Elon Musk and Tesla Motors have their share of detractors, some of whom have become more vicious than usual as of late. According to a recent article published by The Drive, focused attacks on Tesla and SpaceX emanate from conservative group Citizens for the Republic.
CftR is an organization founded in 1977 by Ronald Reagan that calls itself ” a national organization dedicated to revitalizing the conservative movement.” Its stated mission is to “ferret out corruption that wastes taxpayer dollars and continually undermines the American people in favor of the powerful and profitable.” CftR lists its national chairman as Laura Ingraham, a right wing pundit and possible press secretary for Donald Trump.
Musk and his various companies are frequently singled out as examples of taxpayer waste. CftR’s recent activity focuses on a website called Stop Elon From Falling Again whose motto is, “The One Stop Database On Stopping Elon Musk.” It claims “Elon Musk has defrauded the American Taxpayer out of over $4.9 Billion in the form of subsidies, grants, and other favors.”
One of CftR’s regular themes is that incentives promoting solar power are wasteful. “The solar industry has been a pet-industry of the Obama Administration and those who claim to care about the environment. Washington has given Solar companies millions in federal tax credits and subsidies that are costing taxpayers millions, despite posting losses year after year. When Solyndra, Ener1, and others get government tax breaks, the American people need to know. The US government needs to stop meddling in industries and create an atmosphere that allows to prosper without pledging taxpayer support.”
The group fails to mention an article in the New York Times from earlier this year that alleges fossil fuel companies get $4 billion a year in subsidies from the federal government. Nor does it include a reference to the finding of the International Monetary Fund earlier this year that fossil fuel interests receive more than $5 trillion in direct and indirect subsidies from governments around the world each year. When it comes to ferreting out wasteful government spending, people tend to overlook benefits that flow to activities they approve of — or are paid to promote.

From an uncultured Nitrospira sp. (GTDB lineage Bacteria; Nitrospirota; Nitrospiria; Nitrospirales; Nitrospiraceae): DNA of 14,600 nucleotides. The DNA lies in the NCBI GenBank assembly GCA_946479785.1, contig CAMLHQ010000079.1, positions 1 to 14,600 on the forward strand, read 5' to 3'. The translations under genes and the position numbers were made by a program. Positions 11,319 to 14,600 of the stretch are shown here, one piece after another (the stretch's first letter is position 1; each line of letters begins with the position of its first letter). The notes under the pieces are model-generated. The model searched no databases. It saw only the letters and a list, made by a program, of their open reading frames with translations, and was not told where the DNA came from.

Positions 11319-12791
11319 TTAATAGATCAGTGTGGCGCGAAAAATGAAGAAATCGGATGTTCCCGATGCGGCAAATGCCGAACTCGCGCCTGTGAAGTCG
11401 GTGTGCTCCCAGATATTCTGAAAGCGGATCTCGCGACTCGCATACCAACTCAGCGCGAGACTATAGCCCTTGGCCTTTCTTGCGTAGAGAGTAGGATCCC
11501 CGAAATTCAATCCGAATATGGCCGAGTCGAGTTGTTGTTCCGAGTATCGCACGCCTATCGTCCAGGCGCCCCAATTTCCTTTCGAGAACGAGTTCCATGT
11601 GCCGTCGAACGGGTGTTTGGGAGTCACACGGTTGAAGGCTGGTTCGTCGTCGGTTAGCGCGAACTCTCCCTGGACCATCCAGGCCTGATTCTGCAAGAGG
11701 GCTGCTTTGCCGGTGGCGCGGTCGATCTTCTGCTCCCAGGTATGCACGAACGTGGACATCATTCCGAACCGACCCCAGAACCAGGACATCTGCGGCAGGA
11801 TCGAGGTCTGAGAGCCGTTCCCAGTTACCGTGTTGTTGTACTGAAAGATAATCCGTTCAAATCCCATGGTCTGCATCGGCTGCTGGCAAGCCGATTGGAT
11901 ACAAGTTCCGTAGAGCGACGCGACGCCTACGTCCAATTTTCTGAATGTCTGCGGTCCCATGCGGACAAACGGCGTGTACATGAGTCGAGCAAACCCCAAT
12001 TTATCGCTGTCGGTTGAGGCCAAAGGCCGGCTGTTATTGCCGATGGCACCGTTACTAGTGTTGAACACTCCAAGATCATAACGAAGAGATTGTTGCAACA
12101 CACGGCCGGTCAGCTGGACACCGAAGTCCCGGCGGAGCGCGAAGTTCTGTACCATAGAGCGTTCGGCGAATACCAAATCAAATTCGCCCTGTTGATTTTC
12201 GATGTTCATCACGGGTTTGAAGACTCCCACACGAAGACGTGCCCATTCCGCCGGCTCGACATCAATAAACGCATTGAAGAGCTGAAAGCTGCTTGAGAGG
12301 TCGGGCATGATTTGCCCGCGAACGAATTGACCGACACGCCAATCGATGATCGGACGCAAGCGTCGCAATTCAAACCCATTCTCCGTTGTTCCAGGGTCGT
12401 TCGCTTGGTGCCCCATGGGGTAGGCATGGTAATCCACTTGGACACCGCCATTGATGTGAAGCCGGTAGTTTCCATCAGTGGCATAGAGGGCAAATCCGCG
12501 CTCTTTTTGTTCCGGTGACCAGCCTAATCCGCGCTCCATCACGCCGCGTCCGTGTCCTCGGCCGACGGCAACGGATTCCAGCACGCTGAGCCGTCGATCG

Can anyone uncover who is really writing these fake pieces? Can't be skankhunt42. His work is better than this. https://t.co/Qs69AFMGE5
— Elon Musk (@elonmusk) November 22, 2016
Elon has good reason to be suspicious of his rivals. Earlier this year, the Koch Brothers whose total income from fossil fuel related business estimated at $115 billion let it be known they had created a special $10 million a year fund to induce media to run stories favorable to fossil fuels. It worked.
On March 7, Forbes ran a story entitled Forget The Gas Tax, Here’s How Policymakers Make Drivers Pay. The subtitle is, “CAFE standards are not an effective climate change policy; they are a meaningless gesture.” On the same day, Fortune ran a story entitled What Electric-Car Lovers Get Wrong About Fossil Fuels. On March 11, the Wall Street Journal ran an op-ed entitled Voters Should Be Mad at Electric Cars, sensationalizing it with a subheading “If Trump and Sanders fans hate absurd handouts to elites, the Tesla economy is the place to look.”
Also on March 11, The Herald Scotland ran this story: Time to get off the back of fossil fuels and show support rather than back daft divestment campaigns. “Koch Industries does not oppose electric vehicles,” said Philip Ellender, a spokesman for the company. “What we oppose is government subsidizing and mandating a particular form of energy over another. We oppose all subsidies – even for those industries in which we participate.”
Does that sound oddly similar to CftR’s line about how “The US government needs to stop meddling in industries and create an atmosphere that allows to prosper without pledging taxpayer support?” How about this statement from Donald Trump during the campaign? Last May, as reported by CNN, he told the press, “The government should not pick winners and losers, instead it should remove obstacles to exploration.” From Charles’ and David’s mouth to Trump’s ear, perhaps?
Yahoo says, “Musk attracts an unusually large and varied number of shrouded online attacks, including phony op-ed pieces, websites with shadowy backers, and individuals who hide behind aliases.” For whatever reason, some people have it in for Elon Musk and are hoping against hope to see him fail. That may be the reason why Tesla Motors is one of the most shorted stocks on Wall Street. Even analysts are divided into separate camps. The Motley Fool generally looks favorably on the company and its prospects for success. Seeking Alpha often takes a more pessimistic view.
In the digital world, truth and fiction are intertwined in a way that makes it hard for people to glean accurate information. Fake news is everywhere and may even have played a key role in the recent election according to the Washington Post. How does anyone know who or what to believe?
Let the trolls launch their slings and arrows Elon’s way. They will not deter him from moving towards his goal — a world where fossil fuels stay in the ground and abundant renewable electricity from the sun is the order of the day.
Interested in solar? Get a solar cost estimate and find out how much a solar system would cost for your home or business.